Glow plugs that have been damaged or a defective glow plug control module might cause white smoke to appear when the engine is first started.

The engine may have one or more defective injectors, delayed injection timing, or a worn injection pump if white smoke is still evident after the engine has been allowed to warm up completely.

Black smokeBlack smoke is created by an imbalance in the air-fuel ratio — there is too much fuel and not enough air – in the combustion chamber.

Glow plugs that are not functioning properly might cause the delicate diesel combustion process to be disrupted, resulting in the engine emitting black smoke from the exhaust.

DENSO Glow Plugs: What You Should Know DENSO has long been recognized as a leader in the field of original equipment manufacturing (OEM) automobile technology.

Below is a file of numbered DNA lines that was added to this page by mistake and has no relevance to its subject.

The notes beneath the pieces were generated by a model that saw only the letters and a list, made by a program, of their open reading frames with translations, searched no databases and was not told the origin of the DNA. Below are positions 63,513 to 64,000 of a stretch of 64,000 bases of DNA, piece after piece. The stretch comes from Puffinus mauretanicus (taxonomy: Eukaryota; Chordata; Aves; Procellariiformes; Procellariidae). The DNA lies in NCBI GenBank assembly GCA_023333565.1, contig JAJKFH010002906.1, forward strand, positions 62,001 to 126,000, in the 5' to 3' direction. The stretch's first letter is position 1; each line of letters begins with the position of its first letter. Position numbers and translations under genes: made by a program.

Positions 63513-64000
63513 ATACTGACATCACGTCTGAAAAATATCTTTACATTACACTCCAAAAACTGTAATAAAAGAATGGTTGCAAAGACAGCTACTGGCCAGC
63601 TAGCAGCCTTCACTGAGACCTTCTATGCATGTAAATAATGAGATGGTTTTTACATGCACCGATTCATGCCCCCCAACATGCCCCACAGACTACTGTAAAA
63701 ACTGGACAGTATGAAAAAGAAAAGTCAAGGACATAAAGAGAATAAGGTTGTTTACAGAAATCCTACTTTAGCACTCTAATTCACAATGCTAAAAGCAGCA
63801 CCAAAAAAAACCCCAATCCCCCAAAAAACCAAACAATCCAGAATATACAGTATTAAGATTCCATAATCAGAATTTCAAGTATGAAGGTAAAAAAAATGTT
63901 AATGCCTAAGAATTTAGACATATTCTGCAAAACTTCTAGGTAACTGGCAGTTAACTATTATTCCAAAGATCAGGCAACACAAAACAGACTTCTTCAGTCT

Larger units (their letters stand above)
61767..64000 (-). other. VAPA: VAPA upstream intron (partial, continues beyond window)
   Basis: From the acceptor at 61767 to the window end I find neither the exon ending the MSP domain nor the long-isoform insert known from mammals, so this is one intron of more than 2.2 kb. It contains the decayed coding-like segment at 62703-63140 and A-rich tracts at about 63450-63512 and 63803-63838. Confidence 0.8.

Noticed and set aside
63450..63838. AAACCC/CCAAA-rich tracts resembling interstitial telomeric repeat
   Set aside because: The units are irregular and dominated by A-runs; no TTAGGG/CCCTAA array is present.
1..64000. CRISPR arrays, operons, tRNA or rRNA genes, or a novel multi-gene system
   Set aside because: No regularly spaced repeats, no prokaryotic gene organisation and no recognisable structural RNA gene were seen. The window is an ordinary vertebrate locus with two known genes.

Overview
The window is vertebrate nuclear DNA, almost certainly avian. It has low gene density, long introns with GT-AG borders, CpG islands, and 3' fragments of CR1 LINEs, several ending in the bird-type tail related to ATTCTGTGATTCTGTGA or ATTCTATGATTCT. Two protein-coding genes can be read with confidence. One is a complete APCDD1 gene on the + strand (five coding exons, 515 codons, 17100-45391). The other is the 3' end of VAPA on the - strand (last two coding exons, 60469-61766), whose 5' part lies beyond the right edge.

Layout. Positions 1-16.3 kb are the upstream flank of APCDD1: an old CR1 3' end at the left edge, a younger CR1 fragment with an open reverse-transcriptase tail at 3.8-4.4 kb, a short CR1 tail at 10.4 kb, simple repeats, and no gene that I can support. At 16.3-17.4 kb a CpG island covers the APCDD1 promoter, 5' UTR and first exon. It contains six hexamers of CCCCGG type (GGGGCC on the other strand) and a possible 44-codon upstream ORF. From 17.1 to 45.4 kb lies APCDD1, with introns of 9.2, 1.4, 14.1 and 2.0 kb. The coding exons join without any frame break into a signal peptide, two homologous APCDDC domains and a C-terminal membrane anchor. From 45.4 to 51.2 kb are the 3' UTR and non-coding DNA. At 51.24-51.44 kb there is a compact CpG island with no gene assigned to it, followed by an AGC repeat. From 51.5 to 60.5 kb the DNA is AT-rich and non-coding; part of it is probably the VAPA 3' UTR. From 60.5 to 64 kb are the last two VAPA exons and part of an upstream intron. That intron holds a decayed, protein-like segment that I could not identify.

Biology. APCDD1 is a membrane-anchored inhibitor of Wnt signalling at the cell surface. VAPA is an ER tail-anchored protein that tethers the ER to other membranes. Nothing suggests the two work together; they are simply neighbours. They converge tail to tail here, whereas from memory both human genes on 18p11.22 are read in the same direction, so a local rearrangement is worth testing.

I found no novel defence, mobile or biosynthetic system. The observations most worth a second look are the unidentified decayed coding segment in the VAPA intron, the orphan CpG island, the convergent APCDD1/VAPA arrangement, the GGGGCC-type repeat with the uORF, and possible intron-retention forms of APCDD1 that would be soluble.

Glow plugs of OEM grade are available from DENSO Aftermarket for all makes and models.

In addition to single coil and double coil glow plug technologies as well as prolonged post-heating, ceramic and immediate heating are all covered under the program. More information may be found here. Returning to the overview

Glow plug system issues

The glow plugs from Denso have a long lifespan, although they progressively deteriorate over time as a result of normal wear and use. As a result, how can you determine whether or not a set of glow plugs need replacement? Six frequent symptoms that glow plugs may be broken or damaged are discussed in detail in this article. Engine warning light indicates that anything is amiss. The engine warning light on the dashboard is frequently the first indication that anything is amiss with your vehicle.

  1. Engine warning lights can be illuminated by a variety of defects; in the section below, we discuss the signs that lead to damaged glow plugs.
  2. The most typical symptom of broken glow plugs is a difficult start of the engine.